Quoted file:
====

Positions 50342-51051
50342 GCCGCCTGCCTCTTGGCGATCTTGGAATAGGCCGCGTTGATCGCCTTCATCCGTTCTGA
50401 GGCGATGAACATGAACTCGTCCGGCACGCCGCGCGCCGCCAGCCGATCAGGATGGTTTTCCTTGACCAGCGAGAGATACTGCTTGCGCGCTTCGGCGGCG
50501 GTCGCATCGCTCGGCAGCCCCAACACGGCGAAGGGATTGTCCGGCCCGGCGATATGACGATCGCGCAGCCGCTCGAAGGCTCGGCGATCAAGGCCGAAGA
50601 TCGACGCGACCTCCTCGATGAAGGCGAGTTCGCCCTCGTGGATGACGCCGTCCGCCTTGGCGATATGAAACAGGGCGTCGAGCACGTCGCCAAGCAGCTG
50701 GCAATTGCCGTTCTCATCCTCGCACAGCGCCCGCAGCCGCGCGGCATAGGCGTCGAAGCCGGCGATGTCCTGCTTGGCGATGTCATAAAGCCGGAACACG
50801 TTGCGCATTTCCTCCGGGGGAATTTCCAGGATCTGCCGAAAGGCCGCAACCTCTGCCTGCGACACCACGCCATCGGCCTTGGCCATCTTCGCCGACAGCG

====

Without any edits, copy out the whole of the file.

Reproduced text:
Positions 50342-51051
50342 GCCGCCTGCCTCTTGGCGATCTTGGAATAGGCCGCGTTGATCGCCTTCATCCGTTCTGA
50401 GGCGATGAACATGAACTCGTCCGGCACGCCGCGCGCCGCCAGCCGATCAGGATGGTTTTCCTTGACCAGCGAGAGATACTGCTTGCGCGCTTCGGCGGCG
50501 GTCGCATCGCTCGGCAGCCCCAACACGGCGAAGGGATTGTCCGGCCCGGCGATATGACGATCGCGCAGCCGCTCGAAGGCTCGGCGATCAAGGCCGAAGA
50601 TCGACGCGACCTCCTCGATGAAGGCGAGTTCGCCCTCGTGGATGACGCCGTCCGCCTTGGCGATATGAAACAGGGCGTCGAGCACGTCGCCAAGCAGCTG
50701 GCAATTGCCGTTCTCATCCTCGCACAGCGCCCGCAGCCGCGCGGCATAGGCGTCGAAGCCGGCGATGTCCTGCTTGGCGATGTCATAAAGCCGGAACACG
50801 TTGCGCATTTCCTCCGGGGGAATTTCCAGGATCTGCCGAAAGGCCGCAACCTCTGCCTGCGACACCACGCCATCGGCCTTGGCCATCTTCGCCGACAGCG